Friday Squid Blogging: How a Squid Changes Color
The California market squid, Doryteuthis opalescens, can manipulate its color in a variety of ways:
Reflectins are aptly-named proteins unique to the light-sensing tissue of cephalopods like squid. Their skin contains specialized cells called iridocytes that produce color by reflecting light in a predictable way. When the neurotransmitter acetylcholine activates reflectin proteins, this triggers the contraction and expansion of deep pleats in the cell membrane of iridocytes. By turning enzymes on and off, this process adjusts (or tunes) the brightness and color of the light that’s reflected.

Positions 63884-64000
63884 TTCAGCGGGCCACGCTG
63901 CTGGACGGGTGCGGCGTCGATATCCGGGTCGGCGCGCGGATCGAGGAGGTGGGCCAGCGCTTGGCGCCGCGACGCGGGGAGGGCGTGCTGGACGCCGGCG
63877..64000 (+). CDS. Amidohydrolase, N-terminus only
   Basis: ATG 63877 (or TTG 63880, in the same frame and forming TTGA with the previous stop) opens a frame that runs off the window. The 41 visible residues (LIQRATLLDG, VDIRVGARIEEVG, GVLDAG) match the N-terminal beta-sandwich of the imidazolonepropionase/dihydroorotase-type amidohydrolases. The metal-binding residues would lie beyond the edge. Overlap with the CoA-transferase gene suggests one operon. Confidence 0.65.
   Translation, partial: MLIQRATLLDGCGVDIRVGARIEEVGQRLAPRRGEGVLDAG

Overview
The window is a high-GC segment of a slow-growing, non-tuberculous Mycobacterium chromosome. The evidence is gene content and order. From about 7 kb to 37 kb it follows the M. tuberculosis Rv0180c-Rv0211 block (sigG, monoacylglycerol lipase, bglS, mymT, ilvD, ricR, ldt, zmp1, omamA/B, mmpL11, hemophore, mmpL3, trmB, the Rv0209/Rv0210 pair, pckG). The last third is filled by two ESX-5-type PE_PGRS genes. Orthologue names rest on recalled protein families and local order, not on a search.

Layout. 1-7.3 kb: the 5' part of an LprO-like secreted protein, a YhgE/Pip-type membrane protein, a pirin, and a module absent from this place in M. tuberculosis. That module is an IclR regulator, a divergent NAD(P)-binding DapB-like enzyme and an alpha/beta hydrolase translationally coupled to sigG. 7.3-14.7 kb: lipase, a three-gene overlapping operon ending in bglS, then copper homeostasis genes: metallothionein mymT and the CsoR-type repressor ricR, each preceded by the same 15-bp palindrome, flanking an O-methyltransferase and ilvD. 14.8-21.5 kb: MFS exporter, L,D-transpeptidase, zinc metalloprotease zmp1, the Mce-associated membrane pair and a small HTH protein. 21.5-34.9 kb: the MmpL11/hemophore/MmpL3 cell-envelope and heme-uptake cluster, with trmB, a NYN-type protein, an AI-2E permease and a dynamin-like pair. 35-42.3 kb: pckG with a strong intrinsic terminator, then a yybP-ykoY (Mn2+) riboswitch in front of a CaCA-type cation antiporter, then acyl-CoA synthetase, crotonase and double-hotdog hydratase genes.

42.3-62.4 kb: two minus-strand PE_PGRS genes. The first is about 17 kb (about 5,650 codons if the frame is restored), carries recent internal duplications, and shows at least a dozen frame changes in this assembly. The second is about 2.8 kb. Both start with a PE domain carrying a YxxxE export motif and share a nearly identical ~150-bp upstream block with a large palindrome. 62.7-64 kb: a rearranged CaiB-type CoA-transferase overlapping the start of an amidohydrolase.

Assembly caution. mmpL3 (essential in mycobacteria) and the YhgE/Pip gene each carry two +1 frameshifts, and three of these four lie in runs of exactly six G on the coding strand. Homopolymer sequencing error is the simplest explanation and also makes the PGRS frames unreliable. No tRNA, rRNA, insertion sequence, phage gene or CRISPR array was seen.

As usual, you can also use this squid post to talk about the security stories in the news that I haven’t covered.